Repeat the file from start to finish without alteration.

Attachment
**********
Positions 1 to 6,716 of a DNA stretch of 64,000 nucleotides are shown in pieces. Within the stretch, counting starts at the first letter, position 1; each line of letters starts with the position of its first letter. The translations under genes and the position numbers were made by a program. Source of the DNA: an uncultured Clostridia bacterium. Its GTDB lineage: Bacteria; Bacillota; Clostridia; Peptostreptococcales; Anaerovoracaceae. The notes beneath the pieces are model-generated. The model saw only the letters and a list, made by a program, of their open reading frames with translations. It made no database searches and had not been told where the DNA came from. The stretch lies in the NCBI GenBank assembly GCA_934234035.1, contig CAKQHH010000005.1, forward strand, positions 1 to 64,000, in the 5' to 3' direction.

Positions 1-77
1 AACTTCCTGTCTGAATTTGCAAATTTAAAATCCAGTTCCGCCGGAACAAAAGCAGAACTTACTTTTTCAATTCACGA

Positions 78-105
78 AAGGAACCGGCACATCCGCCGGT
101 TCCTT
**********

Positions 1 to 6,716 of a DNA stretch of 64,000 nucleotides are shown in pieces. Within the stretch, counting starts at the first letter, position 1; each line of letters starts with the position of its first letter. The translations under genes and the position numbers were made by a program. Source of the DNA: an uncultured Clostridia bacterium. Its GTDB lineage: Bacteria; Bacillota; Clostridia; Peptostreptococcales; Anaerovoracaceae. The notes beneath the pieces are model-generated. The model saw only the letters and a list, made by a program, of their open reading frames with translations. It made no database searches and had not been told where the DNA came from. The stretch lies in the NCBI GenBank assembly GCA_934234035.1, contig CAKQHH010000005.1, forward strand, positions 1 to 64,000, in the 5' to 3' direction.

Positions 1-77
1 AACTTCCTGTCTGAATTTGCAAATTTAAAATCCAGTTCCGCCGGAACAAAAGCAGAACTTACTTTTTCAATTCACGA

Positions 78-105
78 AAGGAACCGGCACATCCGCCGGT
101 TCCTT